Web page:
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This story first appeared in the Jan. 18 issue of The Hollywood Reporter magazine.
When a network fires two showrunners in less than 18 months from its biggest hit — and one of the most successful franchises on television — that is sure to make waves in Hollywood and with fans. So no matter how AMC tried to spin the Dec. 21 departure of Glen Mazzara from The Walking Dead as just one of those amicable things, insiders rolled their eyes — especially because the network let go co-creator Frank Darabont in July 2011 and has had high-profile spats with writer-producers on its hits Mad Men and Breaking Bad.
AMC and Walking Dead comic book writer and producer Robert Kirkman were blamed for Mazzara’s ouster and called out by name by showrunners Shawn Ryan (Last Resort) and Kurt Sutter (Sons of Anarchy), neither of whom is involved with Walking Dead but both of whom worked with Mazzara on Ryan’s FX series The Shield. Ryan tweeted, “It’s a real question now why good showrunners should sell to AMC,” and Sutter followed with a tweet declaring that AMC had sent him “a gift basket filled with … broken promises and the marinated tongue used to lick Kirkman’s ass.”
In a follow-up video posted on his website, Sutter denounced AMC for departing from a cable culture that generally allows showrunners more creative freedom than do the broadcast networks. Kirkman, he added, “is an amazing visual artist and a graphic artist [but] knows very little about TV, and the reins keep going back to him in this process, and he doesn’t know how to run a show.”
Several insiders confirm that Kirkman, whose detailed graphic novels form the basis of the series, is “very proprietary,” as one puts it. One adds, “I believe Robert wants to maintain a certain amount of his control, and AMC needs Robert for the fan base.” But despite the vitriol, some sources involved with Walking Dead say Kirkman was one of several producers on the show who had issues with Mazzara and his vision.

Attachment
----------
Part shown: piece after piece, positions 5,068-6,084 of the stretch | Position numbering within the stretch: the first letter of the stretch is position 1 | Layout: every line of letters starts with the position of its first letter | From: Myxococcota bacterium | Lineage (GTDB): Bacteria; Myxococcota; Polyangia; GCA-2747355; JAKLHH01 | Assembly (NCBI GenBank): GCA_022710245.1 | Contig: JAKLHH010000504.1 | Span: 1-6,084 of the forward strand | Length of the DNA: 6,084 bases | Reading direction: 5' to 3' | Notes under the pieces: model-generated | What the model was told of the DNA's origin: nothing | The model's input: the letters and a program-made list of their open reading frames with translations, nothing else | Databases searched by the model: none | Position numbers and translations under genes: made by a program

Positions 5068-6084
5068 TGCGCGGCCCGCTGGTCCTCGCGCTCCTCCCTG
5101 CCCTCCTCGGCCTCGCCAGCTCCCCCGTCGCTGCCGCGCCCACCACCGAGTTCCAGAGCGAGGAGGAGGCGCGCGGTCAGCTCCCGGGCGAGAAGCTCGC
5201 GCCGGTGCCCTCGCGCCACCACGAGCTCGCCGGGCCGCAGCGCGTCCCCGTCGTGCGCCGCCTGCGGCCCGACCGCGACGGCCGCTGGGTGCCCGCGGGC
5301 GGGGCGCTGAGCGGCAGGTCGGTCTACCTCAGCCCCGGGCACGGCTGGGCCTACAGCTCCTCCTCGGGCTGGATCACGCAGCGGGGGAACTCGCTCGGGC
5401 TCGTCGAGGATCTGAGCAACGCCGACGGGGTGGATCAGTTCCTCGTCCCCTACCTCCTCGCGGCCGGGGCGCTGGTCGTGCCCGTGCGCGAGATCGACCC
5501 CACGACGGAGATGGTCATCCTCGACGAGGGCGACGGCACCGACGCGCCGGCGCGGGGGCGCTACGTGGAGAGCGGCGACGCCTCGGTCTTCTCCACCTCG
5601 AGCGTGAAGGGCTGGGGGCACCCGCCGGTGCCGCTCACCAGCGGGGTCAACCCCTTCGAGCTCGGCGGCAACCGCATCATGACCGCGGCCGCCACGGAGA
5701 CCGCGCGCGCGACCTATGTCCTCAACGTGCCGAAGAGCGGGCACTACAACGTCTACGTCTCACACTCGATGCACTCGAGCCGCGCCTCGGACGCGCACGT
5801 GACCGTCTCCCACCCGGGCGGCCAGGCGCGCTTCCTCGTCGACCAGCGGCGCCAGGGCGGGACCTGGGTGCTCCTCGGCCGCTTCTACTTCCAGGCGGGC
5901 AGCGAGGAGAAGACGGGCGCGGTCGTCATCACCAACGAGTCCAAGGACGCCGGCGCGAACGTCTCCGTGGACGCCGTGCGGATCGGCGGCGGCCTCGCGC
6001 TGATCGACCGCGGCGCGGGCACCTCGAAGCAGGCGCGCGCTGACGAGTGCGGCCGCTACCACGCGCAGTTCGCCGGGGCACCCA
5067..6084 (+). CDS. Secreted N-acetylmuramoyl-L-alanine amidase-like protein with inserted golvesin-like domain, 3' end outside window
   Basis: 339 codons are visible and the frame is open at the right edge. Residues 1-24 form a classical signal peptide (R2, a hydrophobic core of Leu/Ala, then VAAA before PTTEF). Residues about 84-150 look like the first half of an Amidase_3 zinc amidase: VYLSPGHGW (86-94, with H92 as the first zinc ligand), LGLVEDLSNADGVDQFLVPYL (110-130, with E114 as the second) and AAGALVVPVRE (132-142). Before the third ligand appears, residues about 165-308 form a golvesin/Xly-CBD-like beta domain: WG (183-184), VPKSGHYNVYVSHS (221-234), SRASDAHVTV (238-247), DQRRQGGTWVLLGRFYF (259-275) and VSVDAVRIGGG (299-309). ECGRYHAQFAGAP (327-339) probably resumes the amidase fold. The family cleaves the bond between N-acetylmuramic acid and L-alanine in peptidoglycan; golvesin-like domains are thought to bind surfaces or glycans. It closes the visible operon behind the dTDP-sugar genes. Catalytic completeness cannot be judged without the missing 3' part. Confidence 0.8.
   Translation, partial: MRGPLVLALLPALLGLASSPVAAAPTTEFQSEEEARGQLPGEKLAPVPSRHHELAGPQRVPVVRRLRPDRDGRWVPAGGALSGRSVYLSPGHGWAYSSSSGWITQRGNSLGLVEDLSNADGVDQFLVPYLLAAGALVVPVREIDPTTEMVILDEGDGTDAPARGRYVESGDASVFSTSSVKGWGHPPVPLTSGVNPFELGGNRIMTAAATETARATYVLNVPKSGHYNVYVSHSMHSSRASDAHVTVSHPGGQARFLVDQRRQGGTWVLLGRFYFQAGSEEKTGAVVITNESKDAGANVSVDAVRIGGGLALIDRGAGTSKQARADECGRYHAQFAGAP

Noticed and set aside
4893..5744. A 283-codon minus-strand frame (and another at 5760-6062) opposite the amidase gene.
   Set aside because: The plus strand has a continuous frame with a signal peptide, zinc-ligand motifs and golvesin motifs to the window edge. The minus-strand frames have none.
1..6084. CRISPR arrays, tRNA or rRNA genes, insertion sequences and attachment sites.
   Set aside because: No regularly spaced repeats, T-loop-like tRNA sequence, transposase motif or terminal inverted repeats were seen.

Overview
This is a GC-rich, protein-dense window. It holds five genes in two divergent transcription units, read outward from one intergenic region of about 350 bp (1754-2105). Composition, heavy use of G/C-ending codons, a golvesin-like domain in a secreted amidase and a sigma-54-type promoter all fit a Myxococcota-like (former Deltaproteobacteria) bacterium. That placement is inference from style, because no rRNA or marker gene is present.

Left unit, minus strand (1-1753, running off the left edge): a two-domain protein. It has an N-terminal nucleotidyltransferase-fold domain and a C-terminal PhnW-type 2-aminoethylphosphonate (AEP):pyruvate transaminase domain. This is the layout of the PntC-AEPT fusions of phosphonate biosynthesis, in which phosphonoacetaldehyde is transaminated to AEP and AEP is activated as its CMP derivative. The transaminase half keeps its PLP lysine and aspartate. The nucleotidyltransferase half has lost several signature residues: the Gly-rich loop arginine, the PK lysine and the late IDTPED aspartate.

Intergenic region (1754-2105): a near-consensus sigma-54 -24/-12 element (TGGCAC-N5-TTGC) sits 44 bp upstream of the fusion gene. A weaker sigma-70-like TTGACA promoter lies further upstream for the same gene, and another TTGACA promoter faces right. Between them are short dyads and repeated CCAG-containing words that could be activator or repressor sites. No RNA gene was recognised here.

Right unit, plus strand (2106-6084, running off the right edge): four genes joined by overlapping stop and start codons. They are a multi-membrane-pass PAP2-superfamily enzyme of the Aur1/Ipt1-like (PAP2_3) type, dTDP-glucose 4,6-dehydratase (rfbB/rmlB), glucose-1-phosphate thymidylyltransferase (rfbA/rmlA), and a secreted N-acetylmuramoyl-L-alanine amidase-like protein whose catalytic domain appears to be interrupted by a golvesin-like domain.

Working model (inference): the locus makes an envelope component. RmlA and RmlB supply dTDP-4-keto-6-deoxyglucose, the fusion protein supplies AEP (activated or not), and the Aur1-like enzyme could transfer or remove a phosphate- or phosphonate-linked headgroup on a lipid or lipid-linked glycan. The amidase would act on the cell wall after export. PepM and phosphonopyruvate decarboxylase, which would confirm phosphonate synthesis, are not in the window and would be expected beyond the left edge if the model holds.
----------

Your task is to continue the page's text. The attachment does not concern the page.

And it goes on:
One source says Mazzara’s shortcomings in running the series during the most recent third season became “abundantly clear … especially for the second half of the season.” This source says production was shut down “several times” because of a lack of material.
Mazzara declined comment but will participate in a Jan. 11 AFI awards luncheon that will honor Walking Dead as one of 2012’s top shows. The midseason finale Dec. 2 lured 10.5 million total viewers and 6.9 million in the key adults 18-to-49 demo, crushing nearly all broadcast network shows.
To date, Kirkman has responded to the criticism only with a restrained tweet: “@sutterink is brilliant and Sons is my favorite show on TV. Still, it’s upsetting to see him ranting about things he knows nothing about.” AMC declined comment.
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